ORCID (Open Researcher Contributor ID) was released in 17 October 2012 as a way or providing researchers with a persistent digital identifier that distinguishes you from every other researcher.
Names are not enough to ensure credit for your work and are inadequate for reliably connecting researchers with their research. An ORCID identifier can ensure that your publications, datasets, and other research outputs are connected with you every time.
It also allows for integration in key research workflows, such as manuscript and grant submission, and supports automated linkages between you and your professional activities ensuring that your work is recognised. It has been predicted that ORCID will become the “main ID” in the future.
ORCID is an open, non-profit organisation. ORCID iDs can work in cooperation with other researcher identification systems, such as Scopus, ResearcherID and the Australian National Data Service.
The advantage of ORCID is that it is not restricted to a particular publisher-based commercial service such as Scopus(Elsevier) or Web of Science (Thomsen Reuters). Once registered, authors may manage their record of activities and search for others in the Registry.
It is free of charge for individuals to sign up and receive an ORCID ID.
ORCID has several privacy levels, depending on what you prefer. You can set your newly imported works to be Public, Limited Access, or Private. Listen to more about this.
Did you know that you can use your ORCID identifier to generate a list of your outputs when preparing for grant applications or CVs?
The tool, located here, uses the publications on a researchers ORCID and formats them according to the funding scheme or bibliographic style chosen. ORCID data is also supplemented with CrossRef.
Thanks to Adrian Barnett who has made this tool available to the research community.
It is highly recommended that you link your ORCID identifier with any other identifiers you have, such as Scopus and ResearcherID.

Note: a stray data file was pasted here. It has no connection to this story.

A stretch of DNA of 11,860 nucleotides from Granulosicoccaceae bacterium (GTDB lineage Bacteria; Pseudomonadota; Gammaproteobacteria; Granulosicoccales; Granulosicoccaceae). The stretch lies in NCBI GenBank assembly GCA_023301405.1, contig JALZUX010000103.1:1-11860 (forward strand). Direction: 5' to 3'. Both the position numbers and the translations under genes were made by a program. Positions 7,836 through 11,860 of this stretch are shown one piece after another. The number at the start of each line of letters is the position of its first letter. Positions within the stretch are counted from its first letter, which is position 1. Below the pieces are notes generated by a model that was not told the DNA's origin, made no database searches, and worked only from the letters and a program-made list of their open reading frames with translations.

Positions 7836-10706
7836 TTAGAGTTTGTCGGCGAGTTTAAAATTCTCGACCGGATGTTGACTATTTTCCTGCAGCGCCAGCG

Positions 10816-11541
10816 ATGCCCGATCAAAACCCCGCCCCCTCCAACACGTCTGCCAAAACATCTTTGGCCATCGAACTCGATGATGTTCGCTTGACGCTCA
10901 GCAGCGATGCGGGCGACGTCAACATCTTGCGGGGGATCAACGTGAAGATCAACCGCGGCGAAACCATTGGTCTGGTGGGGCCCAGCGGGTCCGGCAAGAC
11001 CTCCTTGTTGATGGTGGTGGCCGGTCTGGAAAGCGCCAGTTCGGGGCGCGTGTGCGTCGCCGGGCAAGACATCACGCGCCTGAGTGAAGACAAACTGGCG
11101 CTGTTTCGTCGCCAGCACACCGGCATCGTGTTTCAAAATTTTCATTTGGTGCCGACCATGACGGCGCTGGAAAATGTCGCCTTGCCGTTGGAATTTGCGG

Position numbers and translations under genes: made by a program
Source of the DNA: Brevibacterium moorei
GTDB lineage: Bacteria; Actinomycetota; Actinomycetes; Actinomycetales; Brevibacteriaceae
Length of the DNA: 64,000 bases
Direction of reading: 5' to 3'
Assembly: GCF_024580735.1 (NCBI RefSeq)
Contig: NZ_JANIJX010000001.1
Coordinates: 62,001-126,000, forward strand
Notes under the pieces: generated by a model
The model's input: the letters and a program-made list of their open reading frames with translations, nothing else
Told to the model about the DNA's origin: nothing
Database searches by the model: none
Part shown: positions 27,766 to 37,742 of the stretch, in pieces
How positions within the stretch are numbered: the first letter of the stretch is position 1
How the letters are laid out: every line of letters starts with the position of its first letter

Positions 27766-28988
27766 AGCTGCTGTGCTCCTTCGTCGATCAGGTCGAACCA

You will need to link any Scopus IDs you have from within the ORCID account pages once you have signed up and received an ORCID ID.
NOTE: You will periodically need to "Search and Link" your Scopus ID to your ORCID in order for publications to flow from Scopus into your ORCID profile. Depending on your publication frequency, it is recommended to perform this once every 3-12 months.
To "Search and Link" your Scopus ID to your ORCID profile:
This ResearcherID publication wizard is temporarily unavailable while ResearcherID is moving to Publons. Follow this link to join Publons, find your publications on Web of Science, and export them to ORCID. Recommended for adding multiple published articles to your ORCID record.
To import your publications from your Google Scholar Citation Profile, you will need to first export the publications list from Google Scholar in BibTeX format.
From your Google Scholar Citation profile page, select all your publications, then click Export to a BibTeX file. Once this is saved, login to your ORCID profile and under Works, select Add Works > Import BibTeX, and follow the instructions.
Detailed instructions on how to do this and to import the list into ORCID can be found here.
If you have any datasets shared in Research Data Australia, you can also link these to your ORCID.